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Listening Post: Jane Monheit’s tribute to Ella Fitzgerald’s, Pianist Bill Charlap finds hidden standard gems

Jane Monheit, “The Songbook Sessions: Ella Fitzgerald” (Emerald City) Wait a minute. Hold the phone here. A Jane Monheit disc produced by trumpet player Nicholas Payton? In other words, a Broadway-sounding version of a jazz singer collaborating with a player/producer from New Orleans known for fat-toned blistering solos? There’s absolutely nothing whatsoever about Jane Monheit as a singer that resembles Ella Fitzgerald. But then except for the immortal “Songbook” records where Ella explored some of these tunes, there’s nothing really in the record that specifically pays tribute to Ella either. On the other hand, misnomer that it is, Payton, as both producer and fellow soloist, brings out the most grown-up and convincing Jane Monheit we’ve ever heard. He wanted to make “the quintessential Jane Monheit album” and he just may have. “Times have changed” says Payton. “Like it or not, romance doesn’t look the same as it did then, and what was sexy music in 1938 isn’t so sexy anymore...I wanted Jane to get into some real grown woman ish here and that she did.” Listen to what Monheit and Payton do on a mashup of “In a Sentimental Mood” and “Chelsea Bridge” (titled “Chelsea Mood”) and you won’t argue with this. Not for a second. Leave it to a player like Payton to find a Jane Monheit we’ve never heard before – a genuinely great singer. Three and a half stars. (Jeff Simon)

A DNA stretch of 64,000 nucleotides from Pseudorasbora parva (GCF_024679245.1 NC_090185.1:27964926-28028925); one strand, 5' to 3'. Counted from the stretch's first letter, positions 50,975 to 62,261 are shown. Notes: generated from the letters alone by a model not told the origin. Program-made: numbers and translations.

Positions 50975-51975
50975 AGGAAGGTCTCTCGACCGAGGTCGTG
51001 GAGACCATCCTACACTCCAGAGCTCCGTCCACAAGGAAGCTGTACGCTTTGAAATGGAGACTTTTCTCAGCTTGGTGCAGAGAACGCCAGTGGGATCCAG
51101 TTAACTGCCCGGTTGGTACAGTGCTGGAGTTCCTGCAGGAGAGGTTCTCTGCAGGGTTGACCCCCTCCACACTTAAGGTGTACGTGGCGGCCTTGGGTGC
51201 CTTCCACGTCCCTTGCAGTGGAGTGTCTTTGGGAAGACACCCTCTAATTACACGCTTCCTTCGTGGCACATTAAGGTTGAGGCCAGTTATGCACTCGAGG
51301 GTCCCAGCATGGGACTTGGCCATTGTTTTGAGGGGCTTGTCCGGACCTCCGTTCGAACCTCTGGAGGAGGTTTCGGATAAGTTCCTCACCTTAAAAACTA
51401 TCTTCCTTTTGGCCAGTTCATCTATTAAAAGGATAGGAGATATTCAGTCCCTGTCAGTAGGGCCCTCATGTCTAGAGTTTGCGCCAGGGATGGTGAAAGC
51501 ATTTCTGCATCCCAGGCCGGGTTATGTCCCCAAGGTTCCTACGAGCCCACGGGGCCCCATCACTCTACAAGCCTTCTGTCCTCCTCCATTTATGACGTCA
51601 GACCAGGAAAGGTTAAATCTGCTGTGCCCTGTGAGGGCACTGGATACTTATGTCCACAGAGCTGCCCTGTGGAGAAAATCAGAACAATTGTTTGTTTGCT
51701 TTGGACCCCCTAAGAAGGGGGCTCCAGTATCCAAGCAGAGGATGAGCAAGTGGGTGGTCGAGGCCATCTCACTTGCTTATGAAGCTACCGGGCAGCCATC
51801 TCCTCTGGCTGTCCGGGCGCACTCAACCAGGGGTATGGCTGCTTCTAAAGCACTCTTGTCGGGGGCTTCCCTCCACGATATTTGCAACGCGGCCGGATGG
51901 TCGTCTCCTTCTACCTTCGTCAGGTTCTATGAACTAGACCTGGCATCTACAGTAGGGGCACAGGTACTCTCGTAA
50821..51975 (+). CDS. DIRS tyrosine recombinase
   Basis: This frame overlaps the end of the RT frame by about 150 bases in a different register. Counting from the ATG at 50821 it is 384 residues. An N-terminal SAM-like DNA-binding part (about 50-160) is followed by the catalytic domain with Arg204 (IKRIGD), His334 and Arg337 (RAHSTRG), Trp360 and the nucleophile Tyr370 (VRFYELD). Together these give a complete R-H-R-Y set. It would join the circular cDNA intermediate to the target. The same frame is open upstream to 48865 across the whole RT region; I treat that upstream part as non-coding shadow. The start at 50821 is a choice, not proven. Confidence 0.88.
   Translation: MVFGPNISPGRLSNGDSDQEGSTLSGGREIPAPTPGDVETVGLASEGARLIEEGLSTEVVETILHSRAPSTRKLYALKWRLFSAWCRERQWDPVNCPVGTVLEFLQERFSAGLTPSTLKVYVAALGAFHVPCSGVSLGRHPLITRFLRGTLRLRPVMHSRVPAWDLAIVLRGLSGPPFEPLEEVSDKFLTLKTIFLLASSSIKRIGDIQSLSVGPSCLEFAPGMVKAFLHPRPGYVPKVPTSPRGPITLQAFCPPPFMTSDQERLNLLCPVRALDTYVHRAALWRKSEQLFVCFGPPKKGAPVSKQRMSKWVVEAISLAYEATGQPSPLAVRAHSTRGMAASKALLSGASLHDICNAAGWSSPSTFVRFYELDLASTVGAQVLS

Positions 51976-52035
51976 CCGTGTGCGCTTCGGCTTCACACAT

Bill Charlap, “Notes from New York” (Impulse). Once when trying to explain what he wanted in his group’s pianists, Miles Davis once said they had to have “that thing – you know, the way you TOUCH a piano.” No one in contemporary jazz, has “that thing” more conspicuously than Bill Charlap, At his most sensitive, Bill Charlap can make Bill Evans sound like a streetcorner thug. That’s why one of the great records of the past year was his collaboration with Tony Bennett on “Silver Lining: The Songs of Jerome Kern.” Charlap is often fabled for the degree to which this music is, almost literally, in his blood, as the son of Broadway Composer Moose Charlap (“Peter Pan” with that tune beloved by so many jazz musicians “Never-Neverland”) and singer Sandy Stewart. This is Charlap’s working trip with bassist Peter Washington and drummer Kenny Washington (unrelated.) Charlap is a piano player’s piano player; he’s also, as the son of a composer and a singer, a musician’s musician. Except for “I’ll Remember April” and “On the Sunny Side of the Street,” the repertoire on “New York Notes” is full of the most obscure gems you’ve heard in a long while. Would you believe Vernon Duke’s “Not a Care in the World,” Harry Warren’s “There Is No Music,” and Thad Jones’ “Little Rascal on a Rock?” Compared to those, Harold Arlen’s “A Sleepin’ Bee” is almost as commonplace as “Lady Be Good.” When you hear his playing on Burton Lane’s sublime “Too Late Now,” you’re in some late-night jazz piano trio suburb of heaven. Three stars. (Jeff Simon)

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